Rob Ford, the real candidate of inclusiveness

Posted on October 26, 2010 in Inclusion Debates

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October 26, 2010.    Tasha Kheiriddin

This morning, Toronto awoke to a new era.  After seven years of Mayor David Miller, voters did an abrupt u-turn and elected the fiscally prudent, anti-elite, suburban candidate, Etobicoke Councillor Rob Ford, as their next Mayor.  The event brought back the memories of the 1995 Ontario provincial election, when Mike Harris, then the Progressive Conservative MP for North Bay, swept to victory on a wave of discontent with the big-spending, leftist regime of Ontario NDP Premier Bob Rae.

Then, as now, voters rejected the urbane vision presented to them by centre-left politicians, one which placed government at the centre of their lives.  But Mr. Ford’s victory represents more than just a backlash against elitist big spending.  It represents a potential right turn in the voting patterns of Toronto’s immigrant communities.

Unlike his opponents and the Toronto Star would have voters believe, white guys aren’t the only Torontonians who are angry: the whole city is.  Or at least 47% of it is mad enough to elect a candidate who promises to “stop the gravy train” which they feel has been running far too long.  Voter turnout was a whopping 50%, the highest in twelve years, up from 39% in 2006.  Of 44 councillors, 9 incumbents did not run again, and voters turfed 6 others, including a number of left-wing stalwarts.

You only had to walk through Mr. Ford’s victory party last night to see how the city’s electoral allegiances are changing.  The crowd was a representative mix, ethnically speaking, of the city the new Mayor is now to govern.  Turbaned Sikhs partied with Chinese families.  Black kids and white kids chased each other around the tables.  Jews, Muslims, and Christians cheered and applauded Mr. Ford’s speech.

This should not come as a surprise; an EKOS poll published two days before the vote gave Mr. Ford 51.7 % of the vote of respondents born outside of Canada, compared to only 30.1 % for Mr. Smitherman.  This, despite statements made by the Etobicoke Councillor about Toronto’s difficulty in absorbing more newcomers, which were characterized as anti-immigrant by his rivals.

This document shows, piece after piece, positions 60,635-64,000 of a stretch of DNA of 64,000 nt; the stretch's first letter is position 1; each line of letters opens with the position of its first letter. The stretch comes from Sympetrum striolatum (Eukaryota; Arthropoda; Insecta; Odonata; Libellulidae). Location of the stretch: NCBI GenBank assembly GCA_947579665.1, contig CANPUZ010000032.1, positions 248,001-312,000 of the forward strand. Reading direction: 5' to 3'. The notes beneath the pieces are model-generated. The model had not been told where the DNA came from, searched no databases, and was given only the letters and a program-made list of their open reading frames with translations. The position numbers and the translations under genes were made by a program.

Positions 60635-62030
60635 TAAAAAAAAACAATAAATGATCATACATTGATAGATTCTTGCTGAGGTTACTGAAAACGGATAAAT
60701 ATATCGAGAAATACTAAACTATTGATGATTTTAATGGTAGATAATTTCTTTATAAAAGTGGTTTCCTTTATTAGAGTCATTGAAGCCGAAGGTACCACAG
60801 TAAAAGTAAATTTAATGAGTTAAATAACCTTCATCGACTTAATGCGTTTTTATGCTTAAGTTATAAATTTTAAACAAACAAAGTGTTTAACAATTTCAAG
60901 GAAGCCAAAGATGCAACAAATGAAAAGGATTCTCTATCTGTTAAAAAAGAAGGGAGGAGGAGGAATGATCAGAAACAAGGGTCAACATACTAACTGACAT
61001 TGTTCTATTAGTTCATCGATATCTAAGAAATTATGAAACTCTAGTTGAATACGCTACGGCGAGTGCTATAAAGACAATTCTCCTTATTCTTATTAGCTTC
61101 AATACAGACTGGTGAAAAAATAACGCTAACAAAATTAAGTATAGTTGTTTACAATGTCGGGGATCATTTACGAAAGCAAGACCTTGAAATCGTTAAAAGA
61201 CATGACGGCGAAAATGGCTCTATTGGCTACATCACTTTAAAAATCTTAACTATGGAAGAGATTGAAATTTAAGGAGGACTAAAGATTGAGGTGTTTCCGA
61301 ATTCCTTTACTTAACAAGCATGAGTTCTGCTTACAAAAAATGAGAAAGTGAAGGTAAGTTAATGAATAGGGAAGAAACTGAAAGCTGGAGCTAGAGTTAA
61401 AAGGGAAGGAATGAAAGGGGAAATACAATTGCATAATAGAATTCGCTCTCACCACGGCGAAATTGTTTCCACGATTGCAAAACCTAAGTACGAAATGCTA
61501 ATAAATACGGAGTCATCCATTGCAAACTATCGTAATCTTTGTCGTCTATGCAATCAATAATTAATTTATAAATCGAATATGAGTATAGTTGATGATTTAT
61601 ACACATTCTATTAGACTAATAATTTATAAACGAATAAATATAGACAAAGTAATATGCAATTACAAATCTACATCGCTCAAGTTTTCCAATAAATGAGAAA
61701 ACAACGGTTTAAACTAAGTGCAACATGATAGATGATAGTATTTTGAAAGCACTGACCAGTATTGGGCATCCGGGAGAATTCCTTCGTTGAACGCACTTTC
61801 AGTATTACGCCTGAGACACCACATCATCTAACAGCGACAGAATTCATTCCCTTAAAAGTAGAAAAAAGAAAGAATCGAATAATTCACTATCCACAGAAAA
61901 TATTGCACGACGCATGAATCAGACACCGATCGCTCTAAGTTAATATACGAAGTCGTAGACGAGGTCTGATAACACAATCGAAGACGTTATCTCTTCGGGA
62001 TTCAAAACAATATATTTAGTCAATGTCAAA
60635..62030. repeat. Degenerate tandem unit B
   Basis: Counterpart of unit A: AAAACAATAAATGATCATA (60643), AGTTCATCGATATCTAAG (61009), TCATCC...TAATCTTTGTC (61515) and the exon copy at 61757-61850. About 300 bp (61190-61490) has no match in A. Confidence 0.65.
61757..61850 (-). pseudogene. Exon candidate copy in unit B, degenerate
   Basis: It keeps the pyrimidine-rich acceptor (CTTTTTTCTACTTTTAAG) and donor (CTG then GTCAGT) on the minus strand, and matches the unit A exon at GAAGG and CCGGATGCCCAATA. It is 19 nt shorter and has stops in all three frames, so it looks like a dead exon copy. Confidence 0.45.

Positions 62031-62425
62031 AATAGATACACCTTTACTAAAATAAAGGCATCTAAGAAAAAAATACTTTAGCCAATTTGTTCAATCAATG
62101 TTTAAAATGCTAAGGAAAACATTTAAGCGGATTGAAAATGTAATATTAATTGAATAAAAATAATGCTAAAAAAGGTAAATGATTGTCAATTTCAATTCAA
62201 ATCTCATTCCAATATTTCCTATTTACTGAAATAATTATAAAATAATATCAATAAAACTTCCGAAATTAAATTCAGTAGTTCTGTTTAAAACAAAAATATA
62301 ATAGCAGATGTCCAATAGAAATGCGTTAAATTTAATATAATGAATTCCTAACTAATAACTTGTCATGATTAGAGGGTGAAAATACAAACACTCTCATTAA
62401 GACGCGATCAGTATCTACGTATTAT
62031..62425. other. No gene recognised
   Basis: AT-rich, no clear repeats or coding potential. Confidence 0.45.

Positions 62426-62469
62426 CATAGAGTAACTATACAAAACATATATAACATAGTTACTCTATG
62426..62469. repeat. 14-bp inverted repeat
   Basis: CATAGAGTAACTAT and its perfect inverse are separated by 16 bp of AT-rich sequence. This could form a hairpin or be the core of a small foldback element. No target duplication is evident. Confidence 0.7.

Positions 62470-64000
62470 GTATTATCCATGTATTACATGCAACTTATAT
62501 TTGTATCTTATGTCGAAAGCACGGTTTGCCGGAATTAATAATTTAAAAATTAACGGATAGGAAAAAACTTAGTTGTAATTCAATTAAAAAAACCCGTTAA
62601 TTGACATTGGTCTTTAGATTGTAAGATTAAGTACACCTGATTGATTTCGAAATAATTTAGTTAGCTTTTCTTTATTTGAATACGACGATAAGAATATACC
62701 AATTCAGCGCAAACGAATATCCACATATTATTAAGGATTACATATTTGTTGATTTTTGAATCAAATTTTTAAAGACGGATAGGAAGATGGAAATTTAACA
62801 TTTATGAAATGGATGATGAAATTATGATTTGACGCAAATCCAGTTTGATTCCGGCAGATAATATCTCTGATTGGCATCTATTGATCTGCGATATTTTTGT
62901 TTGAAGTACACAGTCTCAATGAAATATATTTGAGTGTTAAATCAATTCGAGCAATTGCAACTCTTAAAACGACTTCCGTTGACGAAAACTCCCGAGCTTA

Indeed, throughout this campaign, Mr. Ford’s chief opponent, former provincial Liberal cabinet minister George Smitherman, repeatedly claimed that he was the candidate who embraced diversity.  But it didn’t return the favour.  That’s because Mr. Smitherman’s definition of diversity is actually quite narrow.  It is shared by people who, like him, believe in the ideals of feel-good multiculturalism, but don’t live the reality of immigrant life.

Newcomers to Toronto don’t have time to dwell on how to make Toronto “inclusive”.  They aren’t interested in funding alternative art exhibits.  They could care less about bicycle lanes. They are busy working night and day to feed their kids and put a roof over their heads.  They don’t sympathize with “fair wage” policies that pay inflated prices to keep unions happy, at the expense of hard-working taxpayers like themselves.

Inclusiveness for immigrants in Toronto means getting a good job so their children can enjoy a higher standard of living than their parents.  Participating in society is not achieved through parades, but by climbing the economic ladder.  And that means electing a Mayor and Councillors who will create an atmosphere where business can flourish and create jobs, and where the taxpayer’s interests come before those of big labour and special interests.

That is why Mr. Ford’s message resonated with these voters, and Mr. Smitherman’s fell flat.  Mr. Ford may be as white-bread suburbanite as can be, and personally wealthy to boot, but he has stood up for the “little guy” his entire political career.  He empathizes with the underdog – he himself has been a political underdog for almost a decade, battling a left-leaning council.  Immigrants are underdogs too, starting over in a new land to build a new life.

On a larger playing field, the results bode well for the provincial Progressive Conservatives, and possibly the federal Tories as well.  Ontario PC leader Tim Hudak could translate voter anger at City Hall to rebellion against Premier Dalton McGuinty’s Liberals at Queen’s Park.  And both parties could capitalize on inroads Mr. Ford made into the ethnic communities that have long been Liberal fiefdoms.

Mr. Ford ran a disciplined, focused campaign with one main goal in mind: cutting waste at City Hall.  To retain the trust of the people who elected him, he will now have to deliver on that promise.  Both Old Toronto and New Toronto, as well as politicians across the country, will be keeping a close eye on his progress.

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